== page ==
When did you realize you didn't care how fast you went?

Discussion in 'The Perfect Line and Other Riding Myths' started by 2whl-hoop, Jun 27, 2013.

  1. ManiZ

    ManiZ Been here awhile

    Joined:
    Jan 5, 2011
    Oddometer:
    117
    Location:
    Colorado; 6,400ft.
    Wanted to add one more thing. After my last lane departure incident, I wrote to James Davis (who runs msgroup.org) and asked for advice. He replied quickly with a detailed response but one line really stuck with me: "Never ride at 100% of your ability or you will have no more to give should something unexpected occur".

    How remarkably true and well-put is that? I think about it several times on every ride. Approaching a curve I have taken dozens of times before, I know I can take it comfortably at 20mph above the speed limit but yet I stick with the speed limit or barely above, to give my skill some wiggle room (pun not intended) should the unexpected happen. Same goes for straight line riding; always leave room for correction.
    #61
  2. ShardPhoenix

    ShardPhoenix Наглый ублюдок

    Joined:
    Sep 30, 2011
    Oddometer:
    917
    Location:
    Grants Pass, Oregon
    I stopped caring about going fast (on public roads) when a friend of mine had his need for speed wind up being the catalyst for his death. Left an impression on the (then) 16 year old me.


    I appreciate speed when the time and place are appropriate. Since I'm rarely in places where that stipulation applies, I keep things reasonable.
    #62
  3. Bogfarth

    Bogfarth Fridge Magnet Safety Tester

    Joined:
    Dec 26, 2011
    Oddometer:
    218
    Location:
    The Northwet
    On city streets, the sun can create such flat light near dawn or dusk that pavement markings and tar snakes blend together. Lanes are gone, rumble bumps are invisible; it all becomes a big sheet of gold. First time I came around a corner and saw that, I lost all interest in velocity or twisty curves. Every now and then the itch comes up for speed. On certain roads I can scratch that itch, but the need is rare. Other than those rare occasions, even on the freeway, I keep to no more than 5 over. It's a public street, not a track, and conditions change block to block.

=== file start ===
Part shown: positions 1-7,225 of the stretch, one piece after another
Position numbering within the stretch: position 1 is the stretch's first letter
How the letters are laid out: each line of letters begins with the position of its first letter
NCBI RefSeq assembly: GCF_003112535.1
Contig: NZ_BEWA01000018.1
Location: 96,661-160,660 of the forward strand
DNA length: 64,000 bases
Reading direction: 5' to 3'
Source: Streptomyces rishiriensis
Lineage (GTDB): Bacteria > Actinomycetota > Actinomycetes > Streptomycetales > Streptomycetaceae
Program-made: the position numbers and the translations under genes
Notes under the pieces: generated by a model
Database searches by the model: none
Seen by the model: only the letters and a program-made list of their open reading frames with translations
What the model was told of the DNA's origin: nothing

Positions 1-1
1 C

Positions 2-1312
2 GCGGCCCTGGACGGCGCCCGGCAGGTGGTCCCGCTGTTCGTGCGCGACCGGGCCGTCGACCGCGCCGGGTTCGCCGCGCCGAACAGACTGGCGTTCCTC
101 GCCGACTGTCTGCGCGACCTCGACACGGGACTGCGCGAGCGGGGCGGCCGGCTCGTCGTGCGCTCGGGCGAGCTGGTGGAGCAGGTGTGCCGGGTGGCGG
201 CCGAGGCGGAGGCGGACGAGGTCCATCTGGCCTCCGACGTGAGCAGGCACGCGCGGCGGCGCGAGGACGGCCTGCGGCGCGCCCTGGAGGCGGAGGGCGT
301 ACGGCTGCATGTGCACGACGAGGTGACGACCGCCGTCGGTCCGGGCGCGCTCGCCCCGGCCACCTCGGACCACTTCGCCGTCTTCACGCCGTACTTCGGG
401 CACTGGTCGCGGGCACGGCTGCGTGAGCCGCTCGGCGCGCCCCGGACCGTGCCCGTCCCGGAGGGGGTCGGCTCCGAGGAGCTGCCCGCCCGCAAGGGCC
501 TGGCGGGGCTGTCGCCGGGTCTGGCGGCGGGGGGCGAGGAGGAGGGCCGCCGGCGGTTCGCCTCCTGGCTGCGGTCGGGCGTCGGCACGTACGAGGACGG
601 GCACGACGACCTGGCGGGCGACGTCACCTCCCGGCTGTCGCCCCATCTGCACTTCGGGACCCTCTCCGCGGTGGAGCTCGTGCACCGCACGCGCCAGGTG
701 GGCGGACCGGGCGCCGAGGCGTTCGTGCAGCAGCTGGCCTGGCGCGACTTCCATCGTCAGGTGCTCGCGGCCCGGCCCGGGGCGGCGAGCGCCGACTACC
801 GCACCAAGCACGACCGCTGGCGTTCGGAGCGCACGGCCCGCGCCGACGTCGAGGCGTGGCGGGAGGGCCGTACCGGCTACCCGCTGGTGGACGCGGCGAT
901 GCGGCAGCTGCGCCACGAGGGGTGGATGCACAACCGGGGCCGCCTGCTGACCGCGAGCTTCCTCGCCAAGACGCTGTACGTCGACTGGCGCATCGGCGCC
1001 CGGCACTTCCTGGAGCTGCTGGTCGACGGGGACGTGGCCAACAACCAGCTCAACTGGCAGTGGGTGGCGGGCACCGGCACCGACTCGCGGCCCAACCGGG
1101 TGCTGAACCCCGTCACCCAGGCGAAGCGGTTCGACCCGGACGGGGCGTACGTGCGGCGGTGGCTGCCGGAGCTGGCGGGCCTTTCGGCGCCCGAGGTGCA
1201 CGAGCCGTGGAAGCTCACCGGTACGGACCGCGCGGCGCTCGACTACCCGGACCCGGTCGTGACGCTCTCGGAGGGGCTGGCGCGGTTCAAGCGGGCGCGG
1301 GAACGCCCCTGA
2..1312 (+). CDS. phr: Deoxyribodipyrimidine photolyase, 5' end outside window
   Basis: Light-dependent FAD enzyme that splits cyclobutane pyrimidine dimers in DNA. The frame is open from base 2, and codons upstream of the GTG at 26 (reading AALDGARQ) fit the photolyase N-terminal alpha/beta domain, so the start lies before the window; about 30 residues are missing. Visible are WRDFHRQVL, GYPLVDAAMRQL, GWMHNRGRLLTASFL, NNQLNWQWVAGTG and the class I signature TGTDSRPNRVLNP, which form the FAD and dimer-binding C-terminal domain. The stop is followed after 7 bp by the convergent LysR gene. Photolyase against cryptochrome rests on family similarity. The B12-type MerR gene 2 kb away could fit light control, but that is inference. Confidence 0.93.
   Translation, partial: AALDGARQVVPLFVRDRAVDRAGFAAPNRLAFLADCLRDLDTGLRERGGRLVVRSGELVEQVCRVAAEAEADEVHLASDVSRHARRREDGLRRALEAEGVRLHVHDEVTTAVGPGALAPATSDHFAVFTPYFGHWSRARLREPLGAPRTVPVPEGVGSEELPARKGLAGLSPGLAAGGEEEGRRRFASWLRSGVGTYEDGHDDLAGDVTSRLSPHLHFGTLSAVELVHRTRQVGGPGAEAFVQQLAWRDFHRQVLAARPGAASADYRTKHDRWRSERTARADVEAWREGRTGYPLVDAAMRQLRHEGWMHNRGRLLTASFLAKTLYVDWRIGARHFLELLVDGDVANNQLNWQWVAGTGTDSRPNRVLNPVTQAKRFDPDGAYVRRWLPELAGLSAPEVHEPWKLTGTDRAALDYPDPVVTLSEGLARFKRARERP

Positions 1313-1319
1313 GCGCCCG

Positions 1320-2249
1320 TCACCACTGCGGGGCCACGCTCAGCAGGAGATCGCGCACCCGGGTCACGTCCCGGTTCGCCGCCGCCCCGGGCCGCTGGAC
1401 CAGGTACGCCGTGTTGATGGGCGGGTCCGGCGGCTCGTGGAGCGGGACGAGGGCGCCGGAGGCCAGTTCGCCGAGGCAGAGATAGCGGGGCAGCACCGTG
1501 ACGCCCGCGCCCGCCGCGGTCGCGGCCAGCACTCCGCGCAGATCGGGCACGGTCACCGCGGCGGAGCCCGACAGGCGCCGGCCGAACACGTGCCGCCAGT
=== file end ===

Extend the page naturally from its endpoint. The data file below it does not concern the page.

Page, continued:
When I graduate to a different bike, and I know I will at some point, my feelings won't change. I prefer my skin where it is, and track days exist for a reason.
    #63
  4. dieselpete

    dieselpete Been here awhile

    Joined:
    Apr 22, 2012
    Oddometer:
    136
    Location:
    Rockyview County
    Every once in a while LEO reminds me to slow down in order to grow up...

    Money, and licence aside, just starting to enjoy riding at legal limits...

    Guess its old age, or the fact the GS tops out at 125.

    Without tunnel vision, speed some how lost its thrill.
    #64
  5. Prettyboy

    Prettyboy BFLB

    Joined:
    Oct 7, 2012
    Oddometer:
    592
    Location:
    Philly
    I can have fun going at or a little above the speed limit on most twisties, especially if it's a rural road, and the limit doesn't go down for the squiggly bits. Going 'fast' for me implies trying to do triple digits in a straight line.
    #65
  6. jesse v

    jesse v Motorcyclist

    Joined:
    Apr 16, 2011
    Oddometer:
    205
    Location:
    Sioux Falls, SD
    I'm in the camp of not understanding the mutual exclusivity here. I like to use a "spirited" pace in the curvy sections (dependent on environmental conditions), and then mind the speed limits on the straight sections.
    #66
  7. señormoto

    señormoto Supermoto Abuser

    Joined:
    Jul 10, 2007
    Oddometer:
    1,110
    Location:
    California + Costa Rica
    I know the feeling. I even had a court order to sell my 954RR due to speeding. The mindset changed for me when I realized it was far more fun to ride a slow bike fast than a fast bike slow. Supermotos and dual sports make everything, even slow speed stuff, so much more fun compared to riding a sport bike. On the track that's one thing but sport bikes are just too capable to be legally fun to ride on the street.